Launched in 2008, IBEX has already helped us map the boundary of the Sun’s influence where the solar wind streaming from the Sun’s surface is no longer strong enough to push out its own “bubble” against the interstellar medium.  We’ve previously covered the fascinating, complex interaction between the charged particles from the Sun and ISM that takes place at the edge of the heliosphere.

As part of these investigations, IBEX has now managed to map the wake of our Solar System as we move through the ISM for the first time by combining three years of data to produce this map of the ENA density looking down the tail.

ibex_heliotail_0

Image from IBEX: Blue represent fast moving particles, yellow and red slow particles.

What are ENAs, I hear you ask? Well, put simply, they are your average atoms. The Sun throws out charged ions (Protons, as one helpful reader reminded me in the specific case of a Hydrogen atom stripped of electrons) in every direction. When these charged ions meet other charged ions from the interstellar medium, they gain an electron and become neutral.  Charged particles are affected by magnetic fields but neutral atoms are not, meaning that their paths stop curving and they effectively travel in straight lines forever afterward.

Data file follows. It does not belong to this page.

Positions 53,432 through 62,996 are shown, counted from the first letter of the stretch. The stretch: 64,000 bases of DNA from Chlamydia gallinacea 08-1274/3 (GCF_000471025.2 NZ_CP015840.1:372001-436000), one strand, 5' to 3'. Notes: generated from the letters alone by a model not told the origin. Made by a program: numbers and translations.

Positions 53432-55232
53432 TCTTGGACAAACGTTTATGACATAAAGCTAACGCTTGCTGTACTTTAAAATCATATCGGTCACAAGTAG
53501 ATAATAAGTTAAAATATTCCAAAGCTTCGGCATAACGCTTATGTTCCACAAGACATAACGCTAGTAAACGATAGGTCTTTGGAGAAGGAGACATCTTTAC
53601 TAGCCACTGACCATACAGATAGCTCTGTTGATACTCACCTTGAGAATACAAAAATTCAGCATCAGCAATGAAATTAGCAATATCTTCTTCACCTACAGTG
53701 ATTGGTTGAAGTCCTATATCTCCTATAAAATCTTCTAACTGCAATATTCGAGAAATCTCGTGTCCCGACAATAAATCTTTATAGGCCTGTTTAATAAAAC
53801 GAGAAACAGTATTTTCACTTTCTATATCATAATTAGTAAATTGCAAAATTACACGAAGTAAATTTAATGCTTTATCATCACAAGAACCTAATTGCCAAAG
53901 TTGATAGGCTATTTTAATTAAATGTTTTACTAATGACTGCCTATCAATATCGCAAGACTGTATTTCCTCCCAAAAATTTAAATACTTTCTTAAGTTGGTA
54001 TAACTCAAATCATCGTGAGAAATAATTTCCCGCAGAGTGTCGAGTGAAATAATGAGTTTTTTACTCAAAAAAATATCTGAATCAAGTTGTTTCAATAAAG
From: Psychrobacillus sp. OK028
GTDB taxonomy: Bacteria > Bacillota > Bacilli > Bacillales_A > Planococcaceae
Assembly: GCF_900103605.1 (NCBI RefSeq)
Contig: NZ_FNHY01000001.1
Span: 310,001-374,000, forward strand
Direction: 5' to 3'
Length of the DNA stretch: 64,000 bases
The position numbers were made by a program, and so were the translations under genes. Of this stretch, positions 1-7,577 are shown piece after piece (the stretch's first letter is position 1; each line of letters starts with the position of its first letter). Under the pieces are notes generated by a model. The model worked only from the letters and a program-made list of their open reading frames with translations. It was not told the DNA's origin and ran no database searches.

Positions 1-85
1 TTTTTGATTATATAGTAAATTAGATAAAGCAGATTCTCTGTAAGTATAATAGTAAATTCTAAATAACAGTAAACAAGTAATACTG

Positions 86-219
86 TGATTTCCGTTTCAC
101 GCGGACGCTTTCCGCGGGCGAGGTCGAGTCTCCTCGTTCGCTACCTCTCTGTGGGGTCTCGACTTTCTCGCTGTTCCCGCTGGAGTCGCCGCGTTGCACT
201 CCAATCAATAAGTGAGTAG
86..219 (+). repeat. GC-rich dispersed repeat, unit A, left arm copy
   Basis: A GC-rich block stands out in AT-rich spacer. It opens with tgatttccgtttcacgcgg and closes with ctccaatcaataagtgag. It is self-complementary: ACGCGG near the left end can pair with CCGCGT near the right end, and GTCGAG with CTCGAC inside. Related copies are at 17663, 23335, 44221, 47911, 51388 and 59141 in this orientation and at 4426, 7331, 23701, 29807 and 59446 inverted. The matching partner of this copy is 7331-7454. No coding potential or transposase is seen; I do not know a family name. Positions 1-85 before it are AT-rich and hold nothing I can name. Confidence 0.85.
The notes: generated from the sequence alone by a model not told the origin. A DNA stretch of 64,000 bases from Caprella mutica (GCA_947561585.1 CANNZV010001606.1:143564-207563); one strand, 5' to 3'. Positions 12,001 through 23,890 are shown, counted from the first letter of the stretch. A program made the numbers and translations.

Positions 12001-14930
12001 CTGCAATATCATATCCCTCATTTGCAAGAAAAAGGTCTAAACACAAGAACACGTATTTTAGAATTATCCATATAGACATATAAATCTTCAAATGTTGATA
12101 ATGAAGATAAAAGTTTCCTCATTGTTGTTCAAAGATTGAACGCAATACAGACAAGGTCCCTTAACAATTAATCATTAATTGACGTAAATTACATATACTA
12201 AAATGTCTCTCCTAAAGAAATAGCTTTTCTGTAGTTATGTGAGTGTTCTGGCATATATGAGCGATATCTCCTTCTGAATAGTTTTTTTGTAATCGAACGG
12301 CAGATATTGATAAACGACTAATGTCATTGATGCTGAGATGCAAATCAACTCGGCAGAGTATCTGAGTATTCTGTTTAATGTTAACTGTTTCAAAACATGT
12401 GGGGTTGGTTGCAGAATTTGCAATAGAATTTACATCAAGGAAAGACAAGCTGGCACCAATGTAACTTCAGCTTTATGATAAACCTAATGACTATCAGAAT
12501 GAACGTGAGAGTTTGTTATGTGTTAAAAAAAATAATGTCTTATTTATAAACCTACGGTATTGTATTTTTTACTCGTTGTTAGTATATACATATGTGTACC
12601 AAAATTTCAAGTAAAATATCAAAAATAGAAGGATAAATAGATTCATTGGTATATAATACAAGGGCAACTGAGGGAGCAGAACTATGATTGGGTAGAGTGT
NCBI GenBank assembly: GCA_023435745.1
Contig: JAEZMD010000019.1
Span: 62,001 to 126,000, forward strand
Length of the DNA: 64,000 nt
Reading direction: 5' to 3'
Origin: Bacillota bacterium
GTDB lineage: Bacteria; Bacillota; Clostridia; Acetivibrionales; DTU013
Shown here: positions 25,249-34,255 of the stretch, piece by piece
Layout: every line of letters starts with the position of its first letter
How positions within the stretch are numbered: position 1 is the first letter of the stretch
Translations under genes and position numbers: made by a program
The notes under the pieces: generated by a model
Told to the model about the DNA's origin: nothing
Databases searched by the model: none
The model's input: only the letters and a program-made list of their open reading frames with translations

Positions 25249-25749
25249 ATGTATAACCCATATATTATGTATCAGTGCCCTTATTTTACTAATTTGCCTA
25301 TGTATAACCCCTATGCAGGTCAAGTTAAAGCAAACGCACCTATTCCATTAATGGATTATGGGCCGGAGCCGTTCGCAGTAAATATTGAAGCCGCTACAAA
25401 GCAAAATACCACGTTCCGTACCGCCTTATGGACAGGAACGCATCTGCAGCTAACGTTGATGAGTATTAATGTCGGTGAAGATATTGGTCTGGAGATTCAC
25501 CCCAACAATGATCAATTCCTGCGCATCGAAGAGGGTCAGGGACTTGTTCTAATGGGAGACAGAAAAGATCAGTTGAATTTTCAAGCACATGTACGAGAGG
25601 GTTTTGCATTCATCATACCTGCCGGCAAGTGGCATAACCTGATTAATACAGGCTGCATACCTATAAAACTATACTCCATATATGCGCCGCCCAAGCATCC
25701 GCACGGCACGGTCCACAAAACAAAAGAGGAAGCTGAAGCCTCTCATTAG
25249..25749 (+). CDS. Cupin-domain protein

IBEX measures ENA energetic intensity as they impact the detector after travelling from the interface between the heliosphere and the interstellar medium, producing the image above. A couple of things are important here: the image roughly corresponds with the velocity of the solar wind produced by the Sun – fast at the poles and slower close to the equator. But theres also a few degrees of rotation, apparently due to the interaction between the solar wind and the magnetic field of the galaxy as the particles leave the influence of the heliosphere (represented by the purple magnetic field lines in the principle image).

Astrophysicists dont know exactly how long the tail is, but assume that it vanishes as particles from the solar wind effectively dissipate and become part of the local interstellar medium.